Deuteronomy 15:10 (from The Message)
“Give freely and spontaneously. Don't have a stingy heart. The way you handle matters like this triggers God's blessing in everything you do, all your work and ventures.”
My place of lowly service, too,
Beneath thy sheltering wings I see;
For all the work I have to do
Is done through strengthening rest in Thee.
– A.L. Waring
Today I'm showing you a painting I did a couple of years ago ... it's a picture of a hiking path in Chimney Rock State Park in North Carolina, and I sold it on eBay to someone who lives in Seattle.
Well, I realize once again that almost a whole week has gone by since my last post! A week chock full of work ... with a very nice surprise visit Wednesday from a lovely close friend who now lives all the way on the west coast; and a fun impromptu visit yesterday from our “next door” neighbors (the mom of the family and their two daughters, ages 10 and 6). They are also working on fixing up their big, not-quite-as-old, house, and we had fun comparing notes! We went on a tour of our house, then I went over to their house and toured their progress ... a lot of fun, getting encouragement from each other. I was especially impressed at the painting Mark (the dad of the family) had done on the walls of the girls’ rooms: big flowers and butterflies for the 6-year-old and bold, colorful shapes and designs for the 10-year-old, who, she emphasized, had pre-approved the design before her dad painted it on the wall!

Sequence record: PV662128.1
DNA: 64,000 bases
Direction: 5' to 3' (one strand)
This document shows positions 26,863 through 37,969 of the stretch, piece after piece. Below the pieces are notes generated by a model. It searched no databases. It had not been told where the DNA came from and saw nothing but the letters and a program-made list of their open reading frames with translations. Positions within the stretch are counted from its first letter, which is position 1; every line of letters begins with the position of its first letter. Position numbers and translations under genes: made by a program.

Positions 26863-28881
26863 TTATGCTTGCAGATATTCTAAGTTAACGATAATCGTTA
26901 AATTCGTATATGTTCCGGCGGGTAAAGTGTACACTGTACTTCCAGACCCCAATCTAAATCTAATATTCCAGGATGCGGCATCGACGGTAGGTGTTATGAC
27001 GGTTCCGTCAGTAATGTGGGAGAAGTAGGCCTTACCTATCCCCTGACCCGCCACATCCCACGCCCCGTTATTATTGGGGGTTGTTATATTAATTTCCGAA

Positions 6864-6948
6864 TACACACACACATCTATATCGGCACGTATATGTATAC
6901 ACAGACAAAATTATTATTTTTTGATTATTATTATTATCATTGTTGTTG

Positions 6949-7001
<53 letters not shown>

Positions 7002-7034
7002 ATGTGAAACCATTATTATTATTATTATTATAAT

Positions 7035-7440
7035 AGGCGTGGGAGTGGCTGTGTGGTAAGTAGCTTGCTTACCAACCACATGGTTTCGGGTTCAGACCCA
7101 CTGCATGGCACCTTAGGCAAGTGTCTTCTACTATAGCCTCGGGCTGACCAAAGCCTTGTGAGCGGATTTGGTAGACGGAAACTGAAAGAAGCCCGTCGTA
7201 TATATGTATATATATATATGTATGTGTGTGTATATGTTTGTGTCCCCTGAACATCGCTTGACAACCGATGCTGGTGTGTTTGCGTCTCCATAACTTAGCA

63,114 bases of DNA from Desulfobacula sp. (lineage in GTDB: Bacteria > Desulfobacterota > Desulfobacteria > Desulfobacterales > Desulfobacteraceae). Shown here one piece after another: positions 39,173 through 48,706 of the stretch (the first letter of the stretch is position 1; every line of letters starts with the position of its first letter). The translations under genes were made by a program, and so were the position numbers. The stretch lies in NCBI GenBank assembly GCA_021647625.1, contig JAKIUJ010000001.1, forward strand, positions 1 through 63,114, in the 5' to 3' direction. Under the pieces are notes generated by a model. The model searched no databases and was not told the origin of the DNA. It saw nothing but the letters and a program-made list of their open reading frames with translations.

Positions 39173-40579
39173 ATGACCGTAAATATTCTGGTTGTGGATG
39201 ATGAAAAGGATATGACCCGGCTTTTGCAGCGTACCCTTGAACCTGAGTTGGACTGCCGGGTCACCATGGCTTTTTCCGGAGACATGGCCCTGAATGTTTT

The scripture and poem above are from my reading today in the little book of devotionals I mentioned in my last post (of course, the scripture was in the King James version, not The Message!) Also in today’s reading was a longer quote I want to share – I’m really growing to love these words of encouragement spoken by voices of generations gone by! This is a really good one for those times we get so frustrated at life’s interruptions that keep us from working on our art (or whatever work is your passion!) as much as we’d like. I don’t know about you, but I tend to think of a day full of interruptions as a modern trial, characteristic of the times we live in, but note that this was written by Annie Keary, an English novelist who lived in the 1800’s:
I think I find most help in trying to look on all interruptions and hindrances to work that one has planned out for oneself as discipline, trials sent by God to help one against getting selfish over one’s work. Then one can feel that perhaps one’s true work – one’s work for God – consists in doing some trifling haphazard thing that has been thrown into one’s day. It is not waste of time, as one is tempted to think; it is the most important part of the work of the day, – the part one can best offer to God. After such a hindrance, do not rush after the planned work; trust that the time to finish it will be given sometime, and keep a quiet heart about it.
– Annie Keary
Thanks, Annie, I shall do my best to “keep a quiet heart about it” when I experience any interruptions that come my way today (listen to me, I'm even starting to talk like a 19th century person!)
Happy Friday, everyone!